The Materials Processing Institute, a Teesside-based research and innovation centre, is to play a leading role in a £10m digitalisation project involving the UK-based Liberty Steel Group.
The organisation will work alongside Liberty Steel Group’s Hartlepool Pipes mill, Stocksbridge-based Liberty Speciality Steels, Warwickshire-based Shiftec and TSC Simulation of Nottingham to create digital twins of the plants in order to demonstrate the huge advances that can be achieved within the production process.
The project will seek to highlight the benefits of introducing Industrial Digital Technologies (IDT) to steel and other sectors serving strategic manufacturing and construction supply chains.
The two-year project, which is worth £2m to the Institute, is being funded by Innovate UK, the UK’s innovation agency, through its Manufacturing Made Smarter Challenge, part of the government's larger Industrial Strategy Challenge Fund.
According to the Materials Processing Institute, Industry 4.0 utilises IDT to enable the recording and analysis of data across machines for continuous improvement, creating a more cost-effective, efficient, flexible and faster process.
The Institute will undertake an initial pilot project using its Normanton steel plant to assess and improve the IDT before it is applied to the production processes operated by Liberty Steel Group.
Liberty is seeking to make a significant change in both productivity and product performance by working in conjunction with the Institute, Shiftec and TSC.
The project will focus on using camera and imaging technologies in conjunction with intelligent processing and machine learning to increase accuracy – including process characterisation, the creation of digital twins and intelligent interactive process models.
Chris Oswin, who leads the Institute’s Digital Technologies Group, said: “The real challenge in adopting smart technology is how it can be retro-fitted to improve the performance of existing plant.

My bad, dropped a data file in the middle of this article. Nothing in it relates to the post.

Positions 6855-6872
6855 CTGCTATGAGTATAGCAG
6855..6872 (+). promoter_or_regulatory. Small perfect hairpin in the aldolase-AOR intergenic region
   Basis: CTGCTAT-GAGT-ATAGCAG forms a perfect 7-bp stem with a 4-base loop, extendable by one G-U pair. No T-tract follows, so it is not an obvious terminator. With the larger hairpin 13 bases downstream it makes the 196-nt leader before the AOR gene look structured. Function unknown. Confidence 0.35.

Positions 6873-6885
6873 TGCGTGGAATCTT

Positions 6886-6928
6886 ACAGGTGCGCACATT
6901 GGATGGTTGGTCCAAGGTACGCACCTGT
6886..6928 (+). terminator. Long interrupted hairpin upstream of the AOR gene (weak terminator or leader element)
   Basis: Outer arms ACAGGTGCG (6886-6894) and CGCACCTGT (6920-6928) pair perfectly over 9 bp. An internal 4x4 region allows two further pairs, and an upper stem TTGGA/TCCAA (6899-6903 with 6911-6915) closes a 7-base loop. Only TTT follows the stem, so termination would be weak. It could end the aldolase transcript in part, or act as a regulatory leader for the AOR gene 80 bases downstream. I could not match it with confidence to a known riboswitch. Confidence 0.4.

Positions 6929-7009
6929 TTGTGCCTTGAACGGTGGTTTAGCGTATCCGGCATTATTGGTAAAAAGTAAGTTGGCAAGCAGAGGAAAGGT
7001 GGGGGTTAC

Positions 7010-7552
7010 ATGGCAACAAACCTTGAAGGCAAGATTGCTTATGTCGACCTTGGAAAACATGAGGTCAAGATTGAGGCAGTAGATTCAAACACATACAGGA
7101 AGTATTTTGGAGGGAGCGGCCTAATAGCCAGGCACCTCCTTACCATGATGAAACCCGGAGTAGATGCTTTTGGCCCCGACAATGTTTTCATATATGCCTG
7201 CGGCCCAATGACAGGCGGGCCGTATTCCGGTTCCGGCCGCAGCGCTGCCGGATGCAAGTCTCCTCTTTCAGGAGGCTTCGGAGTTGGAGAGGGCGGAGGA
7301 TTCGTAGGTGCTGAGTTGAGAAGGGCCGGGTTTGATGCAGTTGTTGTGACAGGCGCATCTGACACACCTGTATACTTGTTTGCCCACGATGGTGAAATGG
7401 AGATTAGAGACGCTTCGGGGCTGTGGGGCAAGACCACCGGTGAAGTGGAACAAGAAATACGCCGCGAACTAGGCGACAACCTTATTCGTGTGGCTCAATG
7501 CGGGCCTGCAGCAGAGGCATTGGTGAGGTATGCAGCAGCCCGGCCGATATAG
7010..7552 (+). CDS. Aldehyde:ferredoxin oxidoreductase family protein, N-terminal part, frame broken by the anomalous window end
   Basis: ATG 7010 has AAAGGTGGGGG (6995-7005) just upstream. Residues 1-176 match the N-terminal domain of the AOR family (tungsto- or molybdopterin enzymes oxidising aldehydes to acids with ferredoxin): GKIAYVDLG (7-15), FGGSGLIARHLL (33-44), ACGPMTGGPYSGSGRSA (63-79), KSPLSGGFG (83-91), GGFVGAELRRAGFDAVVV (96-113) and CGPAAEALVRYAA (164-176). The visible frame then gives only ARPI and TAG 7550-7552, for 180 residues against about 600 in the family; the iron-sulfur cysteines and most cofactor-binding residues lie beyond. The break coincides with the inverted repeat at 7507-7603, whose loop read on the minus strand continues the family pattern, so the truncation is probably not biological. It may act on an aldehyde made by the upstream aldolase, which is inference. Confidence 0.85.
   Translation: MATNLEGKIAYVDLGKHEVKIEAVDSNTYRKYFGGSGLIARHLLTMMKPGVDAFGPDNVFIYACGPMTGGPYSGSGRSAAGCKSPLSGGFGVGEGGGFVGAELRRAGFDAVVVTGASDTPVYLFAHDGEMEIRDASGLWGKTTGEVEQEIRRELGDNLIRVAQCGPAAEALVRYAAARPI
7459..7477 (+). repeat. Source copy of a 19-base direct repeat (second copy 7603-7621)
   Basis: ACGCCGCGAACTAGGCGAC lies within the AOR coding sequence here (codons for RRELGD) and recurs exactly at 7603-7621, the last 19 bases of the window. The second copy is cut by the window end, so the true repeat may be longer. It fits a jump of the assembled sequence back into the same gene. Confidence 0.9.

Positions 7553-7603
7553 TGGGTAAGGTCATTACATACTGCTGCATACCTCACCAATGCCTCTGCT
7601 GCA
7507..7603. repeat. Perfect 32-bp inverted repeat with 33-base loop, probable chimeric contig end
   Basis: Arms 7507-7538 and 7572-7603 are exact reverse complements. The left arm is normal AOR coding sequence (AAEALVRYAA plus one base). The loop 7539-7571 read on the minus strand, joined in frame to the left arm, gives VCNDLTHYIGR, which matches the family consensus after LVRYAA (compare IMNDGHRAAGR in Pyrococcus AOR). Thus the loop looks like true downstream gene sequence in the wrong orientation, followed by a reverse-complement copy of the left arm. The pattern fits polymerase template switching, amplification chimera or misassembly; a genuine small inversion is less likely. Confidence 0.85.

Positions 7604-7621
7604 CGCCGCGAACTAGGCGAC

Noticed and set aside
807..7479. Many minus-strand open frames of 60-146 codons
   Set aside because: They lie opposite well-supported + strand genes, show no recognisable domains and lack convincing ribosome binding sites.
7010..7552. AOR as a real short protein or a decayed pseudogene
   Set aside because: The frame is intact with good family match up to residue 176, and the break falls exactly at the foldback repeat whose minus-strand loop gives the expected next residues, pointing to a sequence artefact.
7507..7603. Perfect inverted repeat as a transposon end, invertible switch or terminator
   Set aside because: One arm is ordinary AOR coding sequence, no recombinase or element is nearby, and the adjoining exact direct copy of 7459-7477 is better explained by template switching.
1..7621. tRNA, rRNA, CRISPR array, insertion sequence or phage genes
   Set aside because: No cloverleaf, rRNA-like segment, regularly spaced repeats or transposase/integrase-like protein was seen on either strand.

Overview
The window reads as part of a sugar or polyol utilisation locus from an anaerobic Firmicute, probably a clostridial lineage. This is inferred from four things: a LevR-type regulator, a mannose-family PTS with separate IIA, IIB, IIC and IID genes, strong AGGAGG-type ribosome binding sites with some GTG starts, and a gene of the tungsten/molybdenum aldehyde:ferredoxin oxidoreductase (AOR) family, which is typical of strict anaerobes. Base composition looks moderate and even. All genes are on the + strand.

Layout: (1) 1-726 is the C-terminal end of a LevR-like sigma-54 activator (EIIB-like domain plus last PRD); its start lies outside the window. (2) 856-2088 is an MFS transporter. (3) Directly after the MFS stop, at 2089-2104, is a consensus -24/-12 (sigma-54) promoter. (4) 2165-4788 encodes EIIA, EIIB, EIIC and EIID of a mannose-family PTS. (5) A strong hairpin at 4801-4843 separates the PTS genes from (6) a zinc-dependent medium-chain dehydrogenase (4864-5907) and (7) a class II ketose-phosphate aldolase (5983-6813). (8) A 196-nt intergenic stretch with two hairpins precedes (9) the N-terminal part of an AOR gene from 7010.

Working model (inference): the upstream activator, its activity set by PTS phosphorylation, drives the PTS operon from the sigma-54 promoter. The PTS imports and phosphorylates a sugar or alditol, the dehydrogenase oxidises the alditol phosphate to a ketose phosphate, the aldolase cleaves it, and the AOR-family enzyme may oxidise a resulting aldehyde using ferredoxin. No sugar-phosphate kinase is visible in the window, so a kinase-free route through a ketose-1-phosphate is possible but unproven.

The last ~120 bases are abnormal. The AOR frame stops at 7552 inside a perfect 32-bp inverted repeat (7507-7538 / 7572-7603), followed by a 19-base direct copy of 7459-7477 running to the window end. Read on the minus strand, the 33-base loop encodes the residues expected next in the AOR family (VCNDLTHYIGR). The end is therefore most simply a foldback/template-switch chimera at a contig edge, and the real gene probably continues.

“Whilst this project is centred on the metals sector, it can easily be applied to any process where digital imaging can be linked to machine learning and intelligent process control.
“The three sites involved will act as demonstrators for IDT – enabling the lessons learned to be shared across other foundation industries, including energy, oil and gas, pharmaceuticals, chemicals and the process industries.”
Chris McDonald, CEO of the Materials Processing Institute, commented: “This is a hugely exciting and prestigious project which places the Institute at the forefront of the Fourth Industrial Revolution.
"I'm confident this project will show how the latest digital technologies can be adopted by small businesses and successfully applied to foundation industry factories. We will enable companies to tackle the difficult, but all too common problems of brownfield sites, legacy systems, lack of connectivity and ageing equipment.
“Many of these technologies have been developed here at the Institute and we are confident they will optimise production facilities – providing far-reaching opportunities to develop the future UK economy.”